The ministry of Education and members of the local book industry are promising minimal increases in the costs of textbooks this year, but some parents who have already started purchasing books are rubbishing this claim.
“That weh the ministry a talk bout is foolishness,” said Marsha Butler, as she pulled the large plastic bag she had just received from a bookshop in downtown Kingston over her shoulder.
“I am shopping for my two children, one is entering grade four and the other one is entering grade seven, and I have already spent more than $16,000 and I still have about six books to buy,” added Butler.
Last Tuesday, Minister of Education Ronald Thwaites told Parliament that the average cost of textbooks for students in grades one to three should be $4,500. According to Thwaites, students preparing for the Grade Six Achievement Test (GSAT) should only purchase workbooks for all four subject areas, and the cost of these should average $7,500.
However, parents who spoke to The Sunday Gleaner called those guidelines unrealistic.
One parent charged that the booklist for her eight-year-old daughter who is about to enter grade two has more than five textbooks.
“There is Integrated Studies, English, Math, Social Studies, reading text and science books, and none of these are under $1,000, so tell me how can all of these cost $4,000?” asked the irate parent.
Another parent, who said she was shopping for her son who is about to enter grade four, told The Sunday Gleaner that the cost of the books this year is a major concern for her.
“Every year things go up. So far I have bought three books and I spent over $5,000 and I still have four more to buy. So things definitely gone up, because last year I’m almost sure $5,000 got me everything on the booklist,” said the
However Steadman Fuller, vice-chairman of the Book Industry Association of the Jamaica, told The Sunday Gleaner that parents are seeing a downward trend in the cost of most textbooks this year.
“The fact is, because of the steady exchange rate for most of last year there should be no dramatic increase in the cost of most imported textbooks this year; as a matter of fact, some prices have actually trended downward,” said Fuller.
He argued that should there be any increase in the cost of textbooks, this would not be more than the 12 per cent that was found in the Consumer Affairs Commission’s survey in 2014.
“If there is any variation, it would be a function of published price increase rather than exchange rate increases, which would be just about 10 to 12 per cent.”
According to Fuller, despite the financial difficulties being faced by many Jamaicans, the necessary textbooks for children are purchased once each year, and the value of these should not be understated.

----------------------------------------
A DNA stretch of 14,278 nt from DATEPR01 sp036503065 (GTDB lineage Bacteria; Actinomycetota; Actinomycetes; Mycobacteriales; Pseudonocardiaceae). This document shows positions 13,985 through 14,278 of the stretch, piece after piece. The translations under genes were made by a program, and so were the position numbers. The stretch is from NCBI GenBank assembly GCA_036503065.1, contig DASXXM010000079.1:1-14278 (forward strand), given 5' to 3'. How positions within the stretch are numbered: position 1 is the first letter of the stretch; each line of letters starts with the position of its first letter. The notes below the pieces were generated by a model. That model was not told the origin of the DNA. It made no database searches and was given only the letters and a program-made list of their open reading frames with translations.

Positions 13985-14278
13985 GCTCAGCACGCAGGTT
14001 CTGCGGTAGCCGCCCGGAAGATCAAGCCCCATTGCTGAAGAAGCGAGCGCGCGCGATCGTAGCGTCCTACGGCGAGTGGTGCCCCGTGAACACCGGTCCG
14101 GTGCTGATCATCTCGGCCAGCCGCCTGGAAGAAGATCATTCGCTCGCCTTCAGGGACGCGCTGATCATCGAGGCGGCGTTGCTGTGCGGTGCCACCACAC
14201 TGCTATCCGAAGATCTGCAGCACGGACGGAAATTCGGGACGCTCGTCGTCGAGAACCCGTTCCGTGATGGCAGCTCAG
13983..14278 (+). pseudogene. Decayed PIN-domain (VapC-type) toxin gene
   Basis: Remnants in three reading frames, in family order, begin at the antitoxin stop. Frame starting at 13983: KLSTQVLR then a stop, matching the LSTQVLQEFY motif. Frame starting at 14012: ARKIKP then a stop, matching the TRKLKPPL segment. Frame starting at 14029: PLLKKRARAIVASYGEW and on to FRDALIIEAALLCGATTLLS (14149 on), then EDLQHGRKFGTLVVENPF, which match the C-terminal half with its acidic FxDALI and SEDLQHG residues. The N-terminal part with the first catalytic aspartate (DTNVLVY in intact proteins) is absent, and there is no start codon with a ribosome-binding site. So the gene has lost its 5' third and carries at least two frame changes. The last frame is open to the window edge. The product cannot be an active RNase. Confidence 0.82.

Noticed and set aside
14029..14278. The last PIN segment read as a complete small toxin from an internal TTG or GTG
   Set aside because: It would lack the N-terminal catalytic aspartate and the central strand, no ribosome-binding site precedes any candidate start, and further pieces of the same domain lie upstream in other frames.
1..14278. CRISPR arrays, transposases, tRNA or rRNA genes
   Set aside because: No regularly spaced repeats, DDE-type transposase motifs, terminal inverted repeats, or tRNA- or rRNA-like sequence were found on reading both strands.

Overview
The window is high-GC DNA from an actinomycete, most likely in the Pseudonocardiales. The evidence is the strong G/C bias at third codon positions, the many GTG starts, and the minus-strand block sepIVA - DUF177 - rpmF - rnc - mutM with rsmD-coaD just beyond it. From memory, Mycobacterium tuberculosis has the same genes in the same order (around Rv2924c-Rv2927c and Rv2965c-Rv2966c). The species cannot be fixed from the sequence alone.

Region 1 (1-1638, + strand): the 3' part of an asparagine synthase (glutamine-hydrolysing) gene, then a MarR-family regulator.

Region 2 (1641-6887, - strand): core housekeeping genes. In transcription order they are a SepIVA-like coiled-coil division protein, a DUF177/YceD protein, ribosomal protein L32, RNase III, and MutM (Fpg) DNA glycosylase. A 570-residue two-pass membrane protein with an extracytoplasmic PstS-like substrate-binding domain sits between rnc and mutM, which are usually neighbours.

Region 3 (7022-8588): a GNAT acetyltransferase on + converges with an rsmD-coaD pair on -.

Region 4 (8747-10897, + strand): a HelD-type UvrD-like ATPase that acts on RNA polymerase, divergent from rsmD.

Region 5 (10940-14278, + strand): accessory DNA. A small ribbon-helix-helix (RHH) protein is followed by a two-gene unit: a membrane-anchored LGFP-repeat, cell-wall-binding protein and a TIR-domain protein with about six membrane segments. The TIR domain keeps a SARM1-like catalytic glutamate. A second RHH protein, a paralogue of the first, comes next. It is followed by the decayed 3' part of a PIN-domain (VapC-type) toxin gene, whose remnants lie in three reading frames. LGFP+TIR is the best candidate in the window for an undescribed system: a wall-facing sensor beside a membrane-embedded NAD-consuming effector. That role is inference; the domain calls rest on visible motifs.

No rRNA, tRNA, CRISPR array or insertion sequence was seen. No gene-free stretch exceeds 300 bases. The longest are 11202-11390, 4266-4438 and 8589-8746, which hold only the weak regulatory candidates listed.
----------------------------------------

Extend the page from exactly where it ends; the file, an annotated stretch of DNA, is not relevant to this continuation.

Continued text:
“I have been in the book industry for more than 40 years, and if there is one commodity that people think should be less expensive than anything else, is books; they feel that information should be free,” argued Fuller, who is also the custos of Kingston.
“The fact that these books are bought once per year, and when you consider the competition which exists for places at the secondary school level, a GSAT book list of $13,000 should be viewed as an investment; and yes, I know times are hard but I think priority has to come into place.”
Fuller also disagreed with the education ministry’s guideline for the costs to be spent on textbooks per grade, as he argued that the ministry has failed to take into account the specific needs of each child.
“There are four areas of study that children are tested at the GSAT level, and if parents should buy only one book per subject area you have already passed the $7,500 projected guideline, and it’s impractical to think that a student will be able to reach mastery in a subject area by following just one set of principles,” said Fuller, a former educator.
“So teachers may prescribe two or three textbooks to ensure the child has a complete understanding of the subject area, and if just two books are prescribed for each subject area, then we are already talking about eight books.”
Fuller argued that despite the financial hardships, a limitation on the number of books to be bought for children was counter-productive.
“The next thing about it is that with so much money being spent on things of little value in this country, and books being the stores of knowledge, we should be encouraging parents to buy as many as they can afford, rather than to say buy only $5,000 worth of books, because I’m sure the ministry will not give a guideline to parents to spend only a certain amount on shoes per year,” said Fuller.
published by The Gleaner.
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